Earlier this week at the UN’s 73rd general debate, Joseph Muscat – Malta’s Prime Minister – praised blockchain technology and highlighted its power to help solve a number of key global issues. Muscat and his government cabinet have been instrumental in passing crypto-friendly legislation into law that will help protect investors, making it easier for companies to achieve a regulated status.
Unfortunately for Muscat, his speech suffered from poor attendance and representatives from Australia were poking fun at Muscat between themselves. Many nations are still skeptical about blockchain technology and cryptos, but Muscat believes it’s the way forward.
Join the Blockchain Revolution
Muscat’s battle cry that he kept reiterating throughout his speech was that in order for the world to become a better place, more nations need to join together and collaborate. While he didn’t directly use blockchain as the solution, he hinted very clearly that it’s what he believes to be the uniting technology.
Towards the end of his speech, Muscat claims that Malta is the first country to have blockchain related laws and regulations. However, a much smaller island actually takes the crown for that achievement. Gibraltar launched its distributed ledger technology (DLT), blockchain technology, and crypto regulations back in January 2018, making it the first country to implement these new laws. In addition to this, Malta’s laws are still not yet live – meaning the blockchain industry is still not yet regulated on the “blockchain island”. In fact, the Malta Financial Services Agency (MFSA) has repeatedly told firms to stop applying for regulation, as the new laws are not yet active.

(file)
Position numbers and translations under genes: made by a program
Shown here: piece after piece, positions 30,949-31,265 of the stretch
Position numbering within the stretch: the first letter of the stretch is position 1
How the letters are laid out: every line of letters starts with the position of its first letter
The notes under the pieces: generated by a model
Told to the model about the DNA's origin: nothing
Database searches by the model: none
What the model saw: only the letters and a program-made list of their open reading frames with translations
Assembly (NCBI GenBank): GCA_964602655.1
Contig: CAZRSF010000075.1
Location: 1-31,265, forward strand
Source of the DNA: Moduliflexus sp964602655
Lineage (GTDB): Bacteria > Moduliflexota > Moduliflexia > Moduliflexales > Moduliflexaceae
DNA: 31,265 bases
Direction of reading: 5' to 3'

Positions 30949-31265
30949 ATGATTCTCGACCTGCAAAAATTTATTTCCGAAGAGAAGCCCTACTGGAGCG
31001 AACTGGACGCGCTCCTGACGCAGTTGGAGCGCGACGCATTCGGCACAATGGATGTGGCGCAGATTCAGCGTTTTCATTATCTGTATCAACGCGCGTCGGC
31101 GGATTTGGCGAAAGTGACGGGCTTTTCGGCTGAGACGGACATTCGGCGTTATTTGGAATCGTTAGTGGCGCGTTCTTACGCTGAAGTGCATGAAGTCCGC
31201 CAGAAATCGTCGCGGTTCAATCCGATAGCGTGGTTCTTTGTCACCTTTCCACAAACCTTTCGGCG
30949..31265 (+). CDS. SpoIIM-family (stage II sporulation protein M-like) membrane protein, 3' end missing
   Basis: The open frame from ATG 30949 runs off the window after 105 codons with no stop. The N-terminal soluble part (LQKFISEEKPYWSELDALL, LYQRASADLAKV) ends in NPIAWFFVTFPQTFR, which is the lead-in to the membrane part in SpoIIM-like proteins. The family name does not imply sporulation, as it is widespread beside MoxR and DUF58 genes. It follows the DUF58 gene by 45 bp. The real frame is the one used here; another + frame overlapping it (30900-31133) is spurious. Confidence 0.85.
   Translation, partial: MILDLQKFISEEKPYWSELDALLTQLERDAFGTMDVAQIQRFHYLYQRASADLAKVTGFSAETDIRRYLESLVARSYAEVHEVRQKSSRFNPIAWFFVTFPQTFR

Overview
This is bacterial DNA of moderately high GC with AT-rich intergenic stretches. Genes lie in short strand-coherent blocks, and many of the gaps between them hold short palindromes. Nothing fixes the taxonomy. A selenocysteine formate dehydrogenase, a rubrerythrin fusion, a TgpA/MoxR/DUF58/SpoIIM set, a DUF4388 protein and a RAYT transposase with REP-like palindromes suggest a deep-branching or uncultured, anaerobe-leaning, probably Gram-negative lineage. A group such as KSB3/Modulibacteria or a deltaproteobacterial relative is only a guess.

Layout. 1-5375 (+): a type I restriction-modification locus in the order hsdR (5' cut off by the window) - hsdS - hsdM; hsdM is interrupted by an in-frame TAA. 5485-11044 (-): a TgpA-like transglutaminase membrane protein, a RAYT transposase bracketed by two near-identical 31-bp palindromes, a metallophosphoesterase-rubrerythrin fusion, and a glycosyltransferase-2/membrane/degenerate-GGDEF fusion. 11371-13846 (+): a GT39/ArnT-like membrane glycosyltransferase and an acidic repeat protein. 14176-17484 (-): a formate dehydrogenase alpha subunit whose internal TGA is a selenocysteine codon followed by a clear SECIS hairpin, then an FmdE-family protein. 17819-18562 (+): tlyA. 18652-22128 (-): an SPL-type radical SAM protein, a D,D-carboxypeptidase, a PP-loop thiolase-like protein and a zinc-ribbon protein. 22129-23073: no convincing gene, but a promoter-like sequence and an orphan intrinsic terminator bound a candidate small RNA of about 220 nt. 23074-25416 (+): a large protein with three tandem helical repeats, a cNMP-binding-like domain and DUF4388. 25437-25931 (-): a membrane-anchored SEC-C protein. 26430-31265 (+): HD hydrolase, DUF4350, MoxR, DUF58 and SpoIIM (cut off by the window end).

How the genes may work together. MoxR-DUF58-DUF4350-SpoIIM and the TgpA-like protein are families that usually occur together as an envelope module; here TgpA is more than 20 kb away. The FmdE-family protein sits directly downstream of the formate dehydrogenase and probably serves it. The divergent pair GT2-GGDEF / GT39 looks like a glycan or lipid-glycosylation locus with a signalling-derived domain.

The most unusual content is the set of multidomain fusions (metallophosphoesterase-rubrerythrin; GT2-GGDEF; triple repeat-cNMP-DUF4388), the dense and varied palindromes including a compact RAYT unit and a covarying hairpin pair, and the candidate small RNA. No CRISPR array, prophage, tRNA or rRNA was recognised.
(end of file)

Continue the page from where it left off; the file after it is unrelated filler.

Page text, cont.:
A Fresh Look at Blockchain
Despite Muscat’s false claims, it is refreshing to see a government embracing blockchain technology and cryptocurrencies with open arms. Governments around the globe are trying their hardest to shut out cryptocurrencies and blockchain technology either by refusing to implement regulations or by banning it all together.
The Chinese government is hellbent on wiping out all crypto activity by officially banning all commercial crypto activity. Over in America, a group of lawmakers has sent a strong letter to the US Securities and Exchange Commission (SEC) claiming it’s killing the American blockchain industry. For these reasons, we are happy to let Muscat’s false claims slide – just keep loving blockchain.
Malta Still Has Hurdles
Malta is still in a slight position of weakness compared to other crypto-friendly jurisdictions, in the sense that it’s still lagging behind technologically. It’s trying to implement blockchain tech in every facet of the country’s infrastructure, but it just isn’t ready. Once you move away from the touristic areas of the country, the majority of shops, bars, and public services still don’t accept card payments. When we questioned Jonathan Galea – a Maltese self-confessed blockchain expert – about this issue, he said: “Malta still has to make the transition from physical to digital. Hopefully, we’ll be able to leap-frog the transition to credit cards and proceed immediately to crypto.” This is a very ambitious step, but it’s necessary in order for Malta to become the blockchain island.
A number of high profile blockchain companies have moved to Malta to take advantage of these upcoming new laws. Malta is pushing to become the blockchain island and everyone is getting involved to help out. The University of Malta has set up a scholarship fund to help students studying blockchain related subjects, and Bittrex has invested €15 million into a Maltese blockchain startup. The future is bright for Malta’s blockchain industry, just stick to the facts, Muscat!